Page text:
Wednesday, September 21, 2011 | Presented by Michiko Minty
Physicist Michiko Minty explains how bunches of particles traveling in opposite directions in each of the Relativistic Heavy Ion Collider’s (RHIC) two superconducting rings are guided, focused, and accelerated to nearly the speed of light and then made to collide. She describes how to ensure the highest possible collision rates by establishing head-on collisions between the two-foot-long bunches which, at the interaction points, are a width comparable to a human hair. Read More
In the 486th Brookhaven Lecture, Yong Chu illustrates unique challenges and innovative approaches for x-ray microscopy at the nanoscale — measured in billionths of a meter. He also discusses measurement capabilities for the first science experiments at NSLS-II.
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Eric Dooryhee explains that a synchrotron is an exceptionally powerful source of light (from x-rays to infrared), which permits fast, sensitive experiments to be done without damage on minute samples of objects, using a range of analytical techniques and allowing measurements to be made below the surface.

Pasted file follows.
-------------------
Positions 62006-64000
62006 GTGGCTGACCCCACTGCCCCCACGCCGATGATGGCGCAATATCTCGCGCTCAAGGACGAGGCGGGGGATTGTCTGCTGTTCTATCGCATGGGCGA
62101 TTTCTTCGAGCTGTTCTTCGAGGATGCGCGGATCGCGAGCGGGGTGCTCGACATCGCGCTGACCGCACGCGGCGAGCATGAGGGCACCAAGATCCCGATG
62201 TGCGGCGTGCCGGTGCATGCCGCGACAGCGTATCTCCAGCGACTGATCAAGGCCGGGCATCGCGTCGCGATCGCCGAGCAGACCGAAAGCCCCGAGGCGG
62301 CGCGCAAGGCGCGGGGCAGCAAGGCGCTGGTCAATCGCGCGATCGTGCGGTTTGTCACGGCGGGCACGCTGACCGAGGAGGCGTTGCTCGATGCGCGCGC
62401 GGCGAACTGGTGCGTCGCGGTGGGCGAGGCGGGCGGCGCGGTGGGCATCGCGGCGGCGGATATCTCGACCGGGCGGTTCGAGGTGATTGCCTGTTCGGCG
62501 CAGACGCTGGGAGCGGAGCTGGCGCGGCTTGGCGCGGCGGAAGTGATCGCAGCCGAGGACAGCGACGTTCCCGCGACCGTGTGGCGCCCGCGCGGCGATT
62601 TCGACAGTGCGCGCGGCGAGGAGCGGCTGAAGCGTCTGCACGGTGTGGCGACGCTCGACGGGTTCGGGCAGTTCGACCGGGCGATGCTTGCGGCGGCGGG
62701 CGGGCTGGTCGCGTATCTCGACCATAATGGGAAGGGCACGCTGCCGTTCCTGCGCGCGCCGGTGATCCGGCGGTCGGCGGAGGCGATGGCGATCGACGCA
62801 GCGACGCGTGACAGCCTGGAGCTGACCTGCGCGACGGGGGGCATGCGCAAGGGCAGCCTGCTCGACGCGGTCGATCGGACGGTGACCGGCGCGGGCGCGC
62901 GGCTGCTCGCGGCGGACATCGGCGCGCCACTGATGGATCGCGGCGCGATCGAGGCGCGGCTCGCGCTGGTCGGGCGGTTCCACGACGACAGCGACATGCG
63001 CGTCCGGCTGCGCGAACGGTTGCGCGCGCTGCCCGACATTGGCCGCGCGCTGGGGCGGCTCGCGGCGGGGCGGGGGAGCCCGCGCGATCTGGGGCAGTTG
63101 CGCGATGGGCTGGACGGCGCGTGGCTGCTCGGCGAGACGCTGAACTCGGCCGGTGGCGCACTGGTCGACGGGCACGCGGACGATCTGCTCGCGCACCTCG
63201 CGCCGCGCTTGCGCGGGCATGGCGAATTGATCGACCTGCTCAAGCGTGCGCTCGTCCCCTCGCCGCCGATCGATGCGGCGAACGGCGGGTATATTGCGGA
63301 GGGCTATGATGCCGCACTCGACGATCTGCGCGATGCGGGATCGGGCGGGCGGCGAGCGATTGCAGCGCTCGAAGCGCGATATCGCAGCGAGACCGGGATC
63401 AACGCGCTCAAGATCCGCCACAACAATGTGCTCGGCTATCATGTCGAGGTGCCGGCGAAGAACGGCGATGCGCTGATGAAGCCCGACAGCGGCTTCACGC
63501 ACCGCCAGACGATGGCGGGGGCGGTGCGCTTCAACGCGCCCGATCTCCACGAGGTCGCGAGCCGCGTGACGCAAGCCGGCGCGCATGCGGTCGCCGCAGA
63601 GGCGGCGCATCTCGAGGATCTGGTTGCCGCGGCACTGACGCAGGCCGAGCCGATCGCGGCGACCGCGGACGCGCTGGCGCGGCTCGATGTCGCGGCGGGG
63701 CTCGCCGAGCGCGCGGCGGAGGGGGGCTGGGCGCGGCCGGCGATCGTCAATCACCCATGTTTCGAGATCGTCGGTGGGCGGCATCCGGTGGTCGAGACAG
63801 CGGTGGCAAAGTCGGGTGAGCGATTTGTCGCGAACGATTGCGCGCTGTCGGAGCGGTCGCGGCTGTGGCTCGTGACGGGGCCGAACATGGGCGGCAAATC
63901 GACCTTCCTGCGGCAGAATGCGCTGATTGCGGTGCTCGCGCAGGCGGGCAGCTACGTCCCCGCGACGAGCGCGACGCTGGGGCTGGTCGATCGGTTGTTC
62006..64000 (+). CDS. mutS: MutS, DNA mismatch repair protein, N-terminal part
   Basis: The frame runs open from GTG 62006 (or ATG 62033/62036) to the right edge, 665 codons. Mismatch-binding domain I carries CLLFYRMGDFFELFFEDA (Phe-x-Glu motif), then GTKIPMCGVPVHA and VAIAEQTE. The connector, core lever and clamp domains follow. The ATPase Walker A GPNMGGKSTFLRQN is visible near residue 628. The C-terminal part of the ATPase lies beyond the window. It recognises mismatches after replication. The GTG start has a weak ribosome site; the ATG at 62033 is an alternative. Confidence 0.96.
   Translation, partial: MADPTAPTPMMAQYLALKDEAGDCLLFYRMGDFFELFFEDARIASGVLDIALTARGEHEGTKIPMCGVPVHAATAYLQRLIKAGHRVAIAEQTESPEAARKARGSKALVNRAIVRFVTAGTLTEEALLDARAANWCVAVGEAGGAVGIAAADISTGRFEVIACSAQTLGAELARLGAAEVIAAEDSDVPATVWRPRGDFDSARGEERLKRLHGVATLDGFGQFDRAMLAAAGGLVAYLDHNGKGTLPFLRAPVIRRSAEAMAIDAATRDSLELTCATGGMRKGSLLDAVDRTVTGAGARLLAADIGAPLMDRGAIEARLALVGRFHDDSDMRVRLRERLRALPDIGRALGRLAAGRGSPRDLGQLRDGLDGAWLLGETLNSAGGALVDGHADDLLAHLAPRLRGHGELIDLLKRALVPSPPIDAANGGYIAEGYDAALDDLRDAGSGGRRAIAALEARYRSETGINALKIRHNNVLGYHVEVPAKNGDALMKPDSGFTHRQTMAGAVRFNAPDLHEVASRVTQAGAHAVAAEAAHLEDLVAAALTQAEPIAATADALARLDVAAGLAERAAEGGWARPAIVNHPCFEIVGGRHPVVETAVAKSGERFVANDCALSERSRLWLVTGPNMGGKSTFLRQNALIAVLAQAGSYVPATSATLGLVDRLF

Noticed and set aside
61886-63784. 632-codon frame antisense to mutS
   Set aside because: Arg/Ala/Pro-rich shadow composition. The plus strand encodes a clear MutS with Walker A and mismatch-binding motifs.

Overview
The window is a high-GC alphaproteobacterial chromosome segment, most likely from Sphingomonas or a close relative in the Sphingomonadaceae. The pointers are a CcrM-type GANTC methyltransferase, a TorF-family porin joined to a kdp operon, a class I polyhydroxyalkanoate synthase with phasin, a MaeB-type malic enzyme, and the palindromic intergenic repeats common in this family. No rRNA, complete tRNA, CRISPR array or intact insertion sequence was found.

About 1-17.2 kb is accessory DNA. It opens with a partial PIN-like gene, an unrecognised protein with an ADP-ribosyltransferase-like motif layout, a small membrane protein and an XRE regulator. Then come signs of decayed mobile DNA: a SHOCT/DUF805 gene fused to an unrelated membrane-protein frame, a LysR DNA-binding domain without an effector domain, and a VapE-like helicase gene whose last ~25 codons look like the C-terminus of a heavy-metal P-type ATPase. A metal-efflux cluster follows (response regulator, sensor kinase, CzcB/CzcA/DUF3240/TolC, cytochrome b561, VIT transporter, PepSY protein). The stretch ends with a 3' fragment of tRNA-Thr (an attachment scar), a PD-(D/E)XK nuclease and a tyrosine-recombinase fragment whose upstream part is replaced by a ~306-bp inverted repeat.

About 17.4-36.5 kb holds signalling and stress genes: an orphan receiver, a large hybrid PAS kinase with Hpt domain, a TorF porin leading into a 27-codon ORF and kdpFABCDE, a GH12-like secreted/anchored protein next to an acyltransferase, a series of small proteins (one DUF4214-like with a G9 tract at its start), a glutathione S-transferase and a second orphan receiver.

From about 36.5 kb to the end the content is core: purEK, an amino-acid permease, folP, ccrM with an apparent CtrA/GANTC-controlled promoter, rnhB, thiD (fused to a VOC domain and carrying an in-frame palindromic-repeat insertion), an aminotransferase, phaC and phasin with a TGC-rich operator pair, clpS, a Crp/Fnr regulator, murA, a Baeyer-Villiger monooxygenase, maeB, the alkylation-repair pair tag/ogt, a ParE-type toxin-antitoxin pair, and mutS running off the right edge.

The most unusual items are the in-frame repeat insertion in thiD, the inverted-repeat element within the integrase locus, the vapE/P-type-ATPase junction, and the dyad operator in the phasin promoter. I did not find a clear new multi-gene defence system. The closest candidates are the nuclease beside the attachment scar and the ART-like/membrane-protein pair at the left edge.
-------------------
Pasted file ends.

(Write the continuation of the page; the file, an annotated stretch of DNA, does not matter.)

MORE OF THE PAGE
One of ten national laboratories overseen and primarily funded by the Office of Science of the U.S. Department of Energy (DOE), Brookhaven National Laboratory conducts research in the physical, biomedical, and environmental sciences, as well as in energy technologies and national security. Brookhaven Lab also builds and operates major scientific facilities available to university, industry and government researchers. Brookhaven is operated and managed for DOE's Office of Science by Brookhaven Science Associates, a limited-liability company founded by the Research Foundation for the State University of New York on behalf of Stony Brook University, the largest academic user of Laboratory facilities, and Battelle, a nonprofit applied science and technology organization.